Can an overlooked succulent help salvage toxic soils?
California’s San Joaquin Valley might seem like an agricultural paradise. Nearly 90 percent of America’s processed tomatoes and 99 percent of our raisins are produced there, in broad fields that tumble from the Sierra Nevada and stretch to the Coast Range. But the valley is also an ancient seabed high in salt, selenium, and boron, and for much of the last century, farmers used irrigation to flush those minerals out of their soil and into groundwater or rivers—out of sight, out of mind.
By the mid-1980s, though, the selenium had concentrated in toxic levels in Kesterson Reservoir, causing deformities like missing eyes and protruding brains in birds and fish. Regulations were implemented to prevent farmers from sending briny irrigation water downstream, and wildlife health gradually improved. But because farmers were forced to reuse water again and again, the toxic elements built up on their fields instead of in wetlands. As the soil became ever saltier, farmers had to take swaths of once-fertile cropland out of production.
It was about that time that an energetic young soil scientist named Gary Bañuelos arrived. An early proponent of phytoremediation—using plants to improve contaminated soil—he’d helped Chinese villagers dealing with selenium poisoning and Chilean farmers with arsenic in their
irrigation water. In 1987, he was analyzing vegetables for radioactivity outside Chernobyl when the U.S. Department of Agriculture asked for his help: They wanted “the plant doctor” to figure out what could be done for the San Joaquin’s swiftly deteriorating soil.
But when he arrived in his home state, Bañuelos was stumped. “The nastier the soil, the more exotic you have to go with your plant selection,” he explains. “But you can’t go too exotic, because if the farmer can’t pronounce its name, they definitely won’t grow the crop.”
He considered Australian saltbush, but cattle that ate it became too thirsty and drained water supplies. Then he experimented with selenium-loving broccoli, but the hot, dry soil proved too harsh for it. Mustard seemed like an option, but as water in central California became increasingly scarce, no farmer wanted to spend precious drops on something they might not be able to sell.
It wasn’t until 2005 that a graduate student working under Bañuelos suggested Opuntia ficus-indica, better known as prickly pear. The cactus requires little water, thrives in toxic conditions that kill other plants, and even improves soil by sucking selenium up through its roots and releasing it as a harmless gas, a process known as volatilization. Plus, its juicy pears are beloved by chefs around the world. A tool to fix the San Joaquin’s soil problem was already there—Bañuelos just needed to fine-tune it.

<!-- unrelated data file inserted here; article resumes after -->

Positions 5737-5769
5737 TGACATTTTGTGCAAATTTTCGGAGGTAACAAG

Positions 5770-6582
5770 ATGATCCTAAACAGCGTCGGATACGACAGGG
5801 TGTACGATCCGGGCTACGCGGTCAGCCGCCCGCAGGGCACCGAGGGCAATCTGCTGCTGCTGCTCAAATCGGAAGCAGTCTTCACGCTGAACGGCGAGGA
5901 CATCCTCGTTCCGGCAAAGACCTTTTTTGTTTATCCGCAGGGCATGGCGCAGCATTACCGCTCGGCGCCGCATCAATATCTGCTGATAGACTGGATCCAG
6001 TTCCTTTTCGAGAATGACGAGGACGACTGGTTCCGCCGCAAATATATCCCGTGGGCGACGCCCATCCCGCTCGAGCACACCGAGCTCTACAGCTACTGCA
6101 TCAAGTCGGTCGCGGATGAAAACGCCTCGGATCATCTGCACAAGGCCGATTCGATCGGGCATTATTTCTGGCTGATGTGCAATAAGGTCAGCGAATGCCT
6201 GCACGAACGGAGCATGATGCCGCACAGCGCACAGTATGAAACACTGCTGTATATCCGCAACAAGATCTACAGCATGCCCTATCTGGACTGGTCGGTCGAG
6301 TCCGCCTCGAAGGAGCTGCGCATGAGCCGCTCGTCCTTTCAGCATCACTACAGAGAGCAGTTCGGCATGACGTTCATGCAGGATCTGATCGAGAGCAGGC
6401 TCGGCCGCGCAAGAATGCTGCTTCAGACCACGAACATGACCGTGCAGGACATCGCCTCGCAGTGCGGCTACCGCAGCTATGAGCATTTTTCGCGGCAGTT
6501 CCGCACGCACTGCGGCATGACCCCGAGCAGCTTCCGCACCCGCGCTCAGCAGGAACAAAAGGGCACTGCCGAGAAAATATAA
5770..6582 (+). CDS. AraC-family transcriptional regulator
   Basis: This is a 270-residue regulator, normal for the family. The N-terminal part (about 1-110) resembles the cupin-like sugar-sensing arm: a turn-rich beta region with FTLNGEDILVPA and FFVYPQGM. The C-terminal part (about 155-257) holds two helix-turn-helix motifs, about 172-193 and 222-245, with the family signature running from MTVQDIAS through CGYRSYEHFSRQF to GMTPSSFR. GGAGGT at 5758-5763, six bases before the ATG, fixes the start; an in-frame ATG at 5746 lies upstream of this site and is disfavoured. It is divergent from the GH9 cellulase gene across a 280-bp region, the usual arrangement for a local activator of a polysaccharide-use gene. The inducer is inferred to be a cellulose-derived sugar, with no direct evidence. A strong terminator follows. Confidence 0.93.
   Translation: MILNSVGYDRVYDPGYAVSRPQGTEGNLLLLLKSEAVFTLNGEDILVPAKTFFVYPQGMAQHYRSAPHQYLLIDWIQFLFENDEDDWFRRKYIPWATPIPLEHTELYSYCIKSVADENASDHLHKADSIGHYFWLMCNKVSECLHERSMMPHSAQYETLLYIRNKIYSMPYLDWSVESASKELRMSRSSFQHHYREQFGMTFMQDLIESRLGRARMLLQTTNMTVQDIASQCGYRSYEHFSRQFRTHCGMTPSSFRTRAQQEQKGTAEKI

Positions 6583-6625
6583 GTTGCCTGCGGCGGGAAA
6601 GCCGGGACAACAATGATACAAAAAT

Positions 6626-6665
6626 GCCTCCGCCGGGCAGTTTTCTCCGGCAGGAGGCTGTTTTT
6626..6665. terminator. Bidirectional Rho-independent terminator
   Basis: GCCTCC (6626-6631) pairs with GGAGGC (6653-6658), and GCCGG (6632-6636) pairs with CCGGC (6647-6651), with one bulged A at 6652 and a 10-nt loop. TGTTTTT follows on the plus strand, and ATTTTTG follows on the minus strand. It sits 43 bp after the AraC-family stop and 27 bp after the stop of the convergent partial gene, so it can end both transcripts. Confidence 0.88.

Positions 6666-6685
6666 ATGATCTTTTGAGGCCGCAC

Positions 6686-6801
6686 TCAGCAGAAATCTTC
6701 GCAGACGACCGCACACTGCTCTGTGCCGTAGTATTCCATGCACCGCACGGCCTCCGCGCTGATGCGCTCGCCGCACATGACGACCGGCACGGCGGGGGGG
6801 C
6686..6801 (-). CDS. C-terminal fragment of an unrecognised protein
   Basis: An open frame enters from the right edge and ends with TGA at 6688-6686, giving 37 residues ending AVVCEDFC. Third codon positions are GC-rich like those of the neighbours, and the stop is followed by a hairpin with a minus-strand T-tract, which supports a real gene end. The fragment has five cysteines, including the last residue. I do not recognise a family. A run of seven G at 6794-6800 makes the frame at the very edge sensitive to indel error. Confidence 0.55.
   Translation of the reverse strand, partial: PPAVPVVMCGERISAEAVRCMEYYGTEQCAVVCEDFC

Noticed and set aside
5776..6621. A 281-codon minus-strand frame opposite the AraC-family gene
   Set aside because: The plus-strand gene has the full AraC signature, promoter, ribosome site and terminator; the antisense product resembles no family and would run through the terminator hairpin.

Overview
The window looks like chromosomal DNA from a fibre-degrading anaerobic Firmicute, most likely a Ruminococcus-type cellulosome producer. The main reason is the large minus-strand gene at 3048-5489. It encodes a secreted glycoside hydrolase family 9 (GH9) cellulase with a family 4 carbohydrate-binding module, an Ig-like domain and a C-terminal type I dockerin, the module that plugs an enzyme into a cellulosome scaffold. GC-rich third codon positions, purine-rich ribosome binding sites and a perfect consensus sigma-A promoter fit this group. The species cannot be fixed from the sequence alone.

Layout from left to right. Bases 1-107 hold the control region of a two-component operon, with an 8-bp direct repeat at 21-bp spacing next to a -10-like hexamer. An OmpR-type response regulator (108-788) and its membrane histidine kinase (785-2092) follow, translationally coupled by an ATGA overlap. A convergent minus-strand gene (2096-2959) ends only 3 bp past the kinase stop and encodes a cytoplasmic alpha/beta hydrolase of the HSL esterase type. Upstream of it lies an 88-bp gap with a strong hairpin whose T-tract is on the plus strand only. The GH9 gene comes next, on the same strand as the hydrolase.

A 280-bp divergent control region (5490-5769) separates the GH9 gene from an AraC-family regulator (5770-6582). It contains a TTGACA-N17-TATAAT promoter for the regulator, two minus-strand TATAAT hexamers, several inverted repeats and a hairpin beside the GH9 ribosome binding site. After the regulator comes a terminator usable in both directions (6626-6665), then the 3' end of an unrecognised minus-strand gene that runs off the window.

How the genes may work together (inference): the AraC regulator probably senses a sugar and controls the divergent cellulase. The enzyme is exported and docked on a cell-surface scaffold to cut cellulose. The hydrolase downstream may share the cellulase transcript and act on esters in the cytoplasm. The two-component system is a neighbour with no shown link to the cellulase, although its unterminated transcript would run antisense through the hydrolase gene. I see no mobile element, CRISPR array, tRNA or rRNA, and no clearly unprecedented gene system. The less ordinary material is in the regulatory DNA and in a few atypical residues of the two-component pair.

“We selected the varieties most tolerant to salt and boron,” he says, almost giddily, “and I subjected them to hell. And after they survived hell, I took cuttings and planted them in hell too.”
Eventually, that dry, salty hell yielded four spineless varieties of prickly pear suited to the
region. All that was needed was a farmer to grow them, and Bañuelos knew just the guy: John Diener, an innovative 63-year-old who farms everything from organic broccoli to cotton on his 3,000-acre Red Rock Ranch. Diener’s Uncle Frank was among the first Californians to grow cotton for the pre-World War II tire industry, and Diener himself has won national awards for water conservation.
Diener readily agreed to devote 20 acres of otherwise unusable soil to prickly pears. Yet convincing other Americans to give the succulent a shot may prove more difficult. Although the cactus’ pads are a $150-million-a-year crop in Mexico and the fruits are prized in Italian cuisine, the taste hasn’t really caught on in the United States. The current demand, mostly from immigrant communities, is satisfied by California’s D’Arrigo Brothers and a few niche growers in the Southwest.
Yet Diener has his eye on a burgeoning new market. Instead of selling fresh fruits or pads, he plans to sell processed prickly pear for juices and nutritional supplements. Jamba Juice already sells a prickly pear smoothie, food activist Adam Brock devoted an entire TED talk to cactus as “bioregional cuisine,” and a recent Modern Farmer article touts it as the next kale—a healthy new trend for Whole Foodies.
While Diener isn’t betting the farm on the succulent just yet, he hopes its popularity will keep growing. If Americans are willing to buy it, the cactus has the potential to prevent thousands of acres of farmland in the western San Joaquin from going fallow, keeping farmers like Diener in business and more water in the San Joaquin River. “We have to make farmland sustainable,” Diener says. “I don’t want to sell the farm.”
Krista Langlois is an editorial fellow at High Country News, from which this article was reprinted (Aug. 18, 2014). High Country News is a biweekly magazine that reports on the West’s natural resources, public lands, and changing communities.